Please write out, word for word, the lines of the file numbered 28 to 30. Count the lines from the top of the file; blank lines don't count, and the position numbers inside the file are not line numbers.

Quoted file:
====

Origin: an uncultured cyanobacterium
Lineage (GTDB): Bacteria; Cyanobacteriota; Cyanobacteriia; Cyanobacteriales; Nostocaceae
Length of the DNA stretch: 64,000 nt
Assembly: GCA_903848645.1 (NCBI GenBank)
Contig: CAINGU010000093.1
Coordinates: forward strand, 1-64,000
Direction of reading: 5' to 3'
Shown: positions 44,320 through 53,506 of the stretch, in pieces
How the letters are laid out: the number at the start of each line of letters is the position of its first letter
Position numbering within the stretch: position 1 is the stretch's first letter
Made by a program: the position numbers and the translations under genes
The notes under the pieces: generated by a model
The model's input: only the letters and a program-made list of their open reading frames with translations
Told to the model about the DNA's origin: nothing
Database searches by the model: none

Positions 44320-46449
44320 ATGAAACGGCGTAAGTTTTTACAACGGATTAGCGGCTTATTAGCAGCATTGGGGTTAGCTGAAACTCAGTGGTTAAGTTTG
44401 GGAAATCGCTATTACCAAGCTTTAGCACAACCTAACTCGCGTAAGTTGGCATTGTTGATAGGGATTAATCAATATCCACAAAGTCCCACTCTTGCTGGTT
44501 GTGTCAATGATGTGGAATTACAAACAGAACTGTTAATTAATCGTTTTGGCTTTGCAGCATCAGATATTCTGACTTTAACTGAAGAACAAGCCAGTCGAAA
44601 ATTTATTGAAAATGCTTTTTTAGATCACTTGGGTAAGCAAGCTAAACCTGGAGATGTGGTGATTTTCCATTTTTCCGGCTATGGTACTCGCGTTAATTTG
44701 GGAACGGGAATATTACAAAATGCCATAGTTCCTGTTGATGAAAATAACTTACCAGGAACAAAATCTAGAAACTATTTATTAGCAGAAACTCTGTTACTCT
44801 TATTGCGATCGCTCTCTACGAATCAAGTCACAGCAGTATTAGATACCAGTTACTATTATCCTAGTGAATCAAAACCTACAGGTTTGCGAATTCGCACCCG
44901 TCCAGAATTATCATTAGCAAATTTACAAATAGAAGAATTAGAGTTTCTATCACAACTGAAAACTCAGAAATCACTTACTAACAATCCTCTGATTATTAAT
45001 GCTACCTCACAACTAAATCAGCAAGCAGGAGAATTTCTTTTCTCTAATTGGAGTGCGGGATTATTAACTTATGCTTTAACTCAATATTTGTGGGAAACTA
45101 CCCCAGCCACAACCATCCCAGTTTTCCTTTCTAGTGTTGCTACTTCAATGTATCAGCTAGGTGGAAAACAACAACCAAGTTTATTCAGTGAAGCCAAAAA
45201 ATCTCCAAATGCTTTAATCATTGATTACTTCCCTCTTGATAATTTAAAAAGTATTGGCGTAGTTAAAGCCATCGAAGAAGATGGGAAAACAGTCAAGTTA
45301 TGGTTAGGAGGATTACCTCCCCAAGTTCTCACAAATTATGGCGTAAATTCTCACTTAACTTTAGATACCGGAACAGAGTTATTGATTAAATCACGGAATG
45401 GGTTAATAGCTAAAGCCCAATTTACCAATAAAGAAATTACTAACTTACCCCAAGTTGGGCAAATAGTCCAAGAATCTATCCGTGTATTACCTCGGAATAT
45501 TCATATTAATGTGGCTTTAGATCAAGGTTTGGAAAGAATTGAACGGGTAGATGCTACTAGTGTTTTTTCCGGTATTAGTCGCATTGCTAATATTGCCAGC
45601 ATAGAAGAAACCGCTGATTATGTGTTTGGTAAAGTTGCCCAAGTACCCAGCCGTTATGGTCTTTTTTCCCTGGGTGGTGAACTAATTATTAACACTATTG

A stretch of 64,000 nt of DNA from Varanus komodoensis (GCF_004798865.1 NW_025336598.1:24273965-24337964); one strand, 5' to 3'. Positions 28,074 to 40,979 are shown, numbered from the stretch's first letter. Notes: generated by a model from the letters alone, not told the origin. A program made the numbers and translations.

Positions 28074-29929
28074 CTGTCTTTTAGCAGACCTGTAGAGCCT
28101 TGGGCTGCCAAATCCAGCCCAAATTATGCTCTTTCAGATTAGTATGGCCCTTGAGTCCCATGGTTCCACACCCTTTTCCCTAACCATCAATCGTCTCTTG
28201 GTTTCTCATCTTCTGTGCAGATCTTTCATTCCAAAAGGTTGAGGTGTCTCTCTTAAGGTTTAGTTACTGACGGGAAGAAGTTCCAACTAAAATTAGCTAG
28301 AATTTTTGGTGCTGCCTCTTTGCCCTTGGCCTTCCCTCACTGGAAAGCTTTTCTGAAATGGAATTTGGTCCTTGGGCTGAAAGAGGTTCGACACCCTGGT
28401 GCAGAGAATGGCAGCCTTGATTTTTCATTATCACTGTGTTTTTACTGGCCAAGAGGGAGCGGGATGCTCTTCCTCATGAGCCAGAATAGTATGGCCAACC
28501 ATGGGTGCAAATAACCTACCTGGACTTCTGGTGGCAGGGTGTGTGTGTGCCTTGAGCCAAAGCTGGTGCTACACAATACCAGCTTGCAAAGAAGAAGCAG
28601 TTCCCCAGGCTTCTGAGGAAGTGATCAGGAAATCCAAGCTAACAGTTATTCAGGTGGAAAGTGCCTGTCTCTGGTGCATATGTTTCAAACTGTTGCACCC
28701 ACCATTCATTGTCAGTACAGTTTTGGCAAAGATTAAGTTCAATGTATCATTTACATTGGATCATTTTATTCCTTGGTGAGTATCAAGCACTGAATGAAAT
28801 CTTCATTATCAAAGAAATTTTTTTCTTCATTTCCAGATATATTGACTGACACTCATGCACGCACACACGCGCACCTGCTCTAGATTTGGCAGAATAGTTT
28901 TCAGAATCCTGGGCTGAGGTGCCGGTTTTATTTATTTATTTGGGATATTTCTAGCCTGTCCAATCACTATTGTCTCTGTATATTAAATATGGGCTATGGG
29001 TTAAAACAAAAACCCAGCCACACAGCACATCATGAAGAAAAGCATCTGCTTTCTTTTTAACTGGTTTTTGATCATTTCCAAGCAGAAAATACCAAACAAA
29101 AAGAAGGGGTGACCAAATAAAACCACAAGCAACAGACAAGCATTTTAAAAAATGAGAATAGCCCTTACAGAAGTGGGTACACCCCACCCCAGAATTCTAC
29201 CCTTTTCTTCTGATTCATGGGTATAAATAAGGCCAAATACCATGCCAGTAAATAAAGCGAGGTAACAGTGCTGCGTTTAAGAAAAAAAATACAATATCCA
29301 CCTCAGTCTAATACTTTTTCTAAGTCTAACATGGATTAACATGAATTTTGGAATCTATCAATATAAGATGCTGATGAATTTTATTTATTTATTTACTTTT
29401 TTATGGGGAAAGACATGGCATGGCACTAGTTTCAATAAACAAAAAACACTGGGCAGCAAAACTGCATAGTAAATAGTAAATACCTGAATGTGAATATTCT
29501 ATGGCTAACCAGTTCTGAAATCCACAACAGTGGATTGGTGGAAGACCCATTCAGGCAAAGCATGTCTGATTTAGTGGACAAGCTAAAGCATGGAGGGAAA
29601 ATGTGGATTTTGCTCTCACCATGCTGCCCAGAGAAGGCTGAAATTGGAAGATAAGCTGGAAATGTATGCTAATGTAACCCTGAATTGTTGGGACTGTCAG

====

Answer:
45401 GGTTAATAGCTAAAGCCCAATTTACCAATAAAGAAATTACTAACTTACCCCAAGTTGGGCAAATAGTCCAAGAATCTATCCGTGTATTACCTCGGAATAT
45501 TCATATTAATGTGGCTTTAGATCAAGGTTTGGAAAGAATTGAACGGGTAGATGCTACTAGTGTTTTTTCCGGTATTAGTCGCATTGCTAATATTGCCAGC
45601 ATAGAAGAAACCGCTGATTATGTGTTTGGTAAAGTTGCCCAAGTACCCAGCCGTTATGGTCTTTTTTCCCTGGGTGGTGAACTAATTATTAACACTATTG